The disciples didn't want to.  Look at verse twelve.  What might pass for compassion loses something with their command to Jesus.  "Jesus, you take care of it.  Send them away, and then they can take care of themselves.  We don't want to."  They seem a little upset that their quiet afternoon was disturbed.  But Jesus tells them immediately that they are the ones who are supposed to feed the multitude.  Mark's narrative puts them in an even poorer light.  We find out that they didn't even attempt to find out how much food was available.  They went out and brought back the report that one boy had some food with him:  five loaves and two fish.  While daunting to the disciples, it doesn't stop Jesus.  He has the disciples continue on like they have a banquet before them.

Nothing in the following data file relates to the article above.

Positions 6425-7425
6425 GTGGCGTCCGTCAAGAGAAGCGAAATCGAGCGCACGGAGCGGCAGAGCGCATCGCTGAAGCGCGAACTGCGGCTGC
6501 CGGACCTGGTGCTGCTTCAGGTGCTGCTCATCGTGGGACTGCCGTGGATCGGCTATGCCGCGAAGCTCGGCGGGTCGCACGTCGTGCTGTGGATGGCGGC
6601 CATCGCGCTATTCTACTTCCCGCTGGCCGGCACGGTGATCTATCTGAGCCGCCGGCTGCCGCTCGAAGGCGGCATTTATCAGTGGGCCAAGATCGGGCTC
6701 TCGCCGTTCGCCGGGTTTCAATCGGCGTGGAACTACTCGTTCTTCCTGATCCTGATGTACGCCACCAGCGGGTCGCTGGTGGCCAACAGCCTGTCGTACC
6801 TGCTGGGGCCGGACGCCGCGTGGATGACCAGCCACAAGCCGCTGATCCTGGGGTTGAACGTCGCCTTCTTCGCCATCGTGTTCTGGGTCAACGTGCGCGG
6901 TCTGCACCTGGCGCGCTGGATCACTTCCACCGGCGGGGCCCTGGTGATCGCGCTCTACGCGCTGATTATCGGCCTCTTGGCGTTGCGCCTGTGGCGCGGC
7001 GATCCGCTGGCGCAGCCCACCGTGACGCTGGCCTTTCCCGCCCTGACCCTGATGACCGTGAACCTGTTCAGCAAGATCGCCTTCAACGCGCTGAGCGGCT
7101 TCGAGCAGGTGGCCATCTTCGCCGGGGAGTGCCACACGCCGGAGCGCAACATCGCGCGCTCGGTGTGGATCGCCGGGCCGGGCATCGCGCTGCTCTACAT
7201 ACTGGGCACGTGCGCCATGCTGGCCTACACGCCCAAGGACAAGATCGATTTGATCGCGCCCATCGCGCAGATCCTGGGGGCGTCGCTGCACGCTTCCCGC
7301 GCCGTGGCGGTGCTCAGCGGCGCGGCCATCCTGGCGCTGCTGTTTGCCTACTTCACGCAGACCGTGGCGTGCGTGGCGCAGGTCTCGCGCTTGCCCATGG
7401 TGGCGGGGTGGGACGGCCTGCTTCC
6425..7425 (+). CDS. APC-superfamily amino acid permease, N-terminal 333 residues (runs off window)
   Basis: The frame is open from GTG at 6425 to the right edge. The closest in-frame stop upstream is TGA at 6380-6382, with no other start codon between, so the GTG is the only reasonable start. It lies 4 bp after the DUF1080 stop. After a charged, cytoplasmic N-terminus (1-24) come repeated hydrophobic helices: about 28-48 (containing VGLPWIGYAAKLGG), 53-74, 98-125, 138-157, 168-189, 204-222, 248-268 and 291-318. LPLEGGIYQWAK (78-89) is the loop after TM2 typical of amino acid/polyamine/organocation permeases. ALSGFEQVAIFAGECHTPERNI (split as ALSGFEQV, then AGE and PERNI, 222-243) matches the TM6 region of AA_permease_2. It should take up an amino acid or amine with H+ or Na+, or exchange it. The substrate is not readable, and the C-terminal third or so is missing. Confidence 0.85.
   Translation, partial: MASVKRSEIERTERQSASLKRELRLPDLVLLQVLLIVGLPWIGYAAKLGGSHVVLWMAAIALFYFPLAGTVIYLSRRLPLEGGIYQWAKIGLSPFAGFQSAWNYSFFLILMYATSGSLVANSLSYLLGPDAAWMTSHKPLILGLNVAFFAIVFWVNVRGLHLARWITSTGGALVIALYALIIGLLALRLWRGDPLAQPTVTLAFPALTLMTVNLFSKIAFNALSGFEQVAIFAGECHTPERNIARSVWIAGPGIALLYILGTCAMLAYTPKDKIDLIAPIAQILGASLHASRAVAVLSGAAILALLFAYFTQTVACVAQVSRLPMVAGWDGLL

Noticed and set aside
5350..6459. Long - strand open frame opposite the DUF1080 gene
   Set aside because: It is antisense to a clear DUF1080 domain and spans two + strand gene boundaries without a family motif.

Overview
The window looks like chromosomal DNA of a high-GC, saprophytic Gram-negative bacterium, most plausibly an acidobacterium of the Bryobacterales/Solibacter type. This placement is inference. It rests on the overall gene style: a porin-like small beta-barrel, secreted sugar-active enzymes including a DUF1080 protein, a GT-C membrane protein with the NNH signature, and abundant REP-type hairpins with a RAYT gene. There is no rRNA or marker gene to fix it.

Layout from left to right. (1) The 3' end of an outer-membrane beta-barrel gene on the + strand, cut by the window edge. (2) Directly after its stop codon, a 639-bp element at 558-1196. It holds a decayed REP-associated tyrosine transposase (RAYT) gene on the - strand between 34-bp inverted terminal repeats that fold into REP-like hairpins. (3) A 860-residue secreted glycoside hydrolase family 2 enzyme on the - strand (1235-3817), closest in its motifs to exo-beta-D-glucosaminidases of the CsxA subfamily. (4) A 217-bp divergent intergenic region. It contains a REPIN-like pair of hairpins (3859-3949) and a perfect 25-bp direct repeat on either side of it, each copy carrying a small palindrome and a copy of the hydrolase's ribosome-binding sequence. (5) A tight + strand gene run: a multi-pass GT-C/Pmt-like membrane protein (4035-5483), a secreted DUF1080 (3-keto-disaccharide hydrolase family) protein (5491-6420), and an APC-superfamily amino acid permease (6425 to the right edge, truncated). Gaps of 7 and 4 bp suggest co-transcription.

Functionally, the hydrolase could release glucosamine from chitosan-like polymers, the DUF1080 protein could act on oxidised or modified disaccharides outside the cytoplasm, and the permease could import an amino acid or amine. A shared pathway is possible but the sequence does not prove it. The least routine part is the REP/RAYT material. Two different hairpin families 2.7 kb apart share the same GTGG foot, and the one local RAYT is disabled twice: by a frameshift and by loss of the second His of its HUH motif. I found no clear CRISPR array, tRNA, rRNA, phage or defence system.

The disciples aren't the only ones who tried to avoid their responsibility.  Jonah tried it long before they did.  When God commanded him to go preach to the people of Ninevah he ran away.  It wasn't until he was in the cold, dark, dreary belly of that fish for three days, that he repented.  When he was lying on the beach in a puddle of whale gastronomical juices, the word of Lord came to him again.  Guess what he did?  He went to Ninevah.

   Most of us here have probably had a job where there was a job description.  That job description contained a list of our duties, our responsibilities if you will.  If we wanted to keep our jobs we fulfilled our responsibilities. 

   God has also given us responsibilities to fulfil.  Jesus summed them all up in Matthew 22:37-38.  He said that the whole law was summed up by two things:  that you love the Lord with all your heart, mind, and soul, and that you love your neighbor as yourself.  There is a lot of responsibility placed upon us in those two statements.  Once we recognize our responsibility we will minister to those around us.

   Effective ministries not only have compassion for people, and recognizes their responsibility....

   Effective ministries expect great things from God.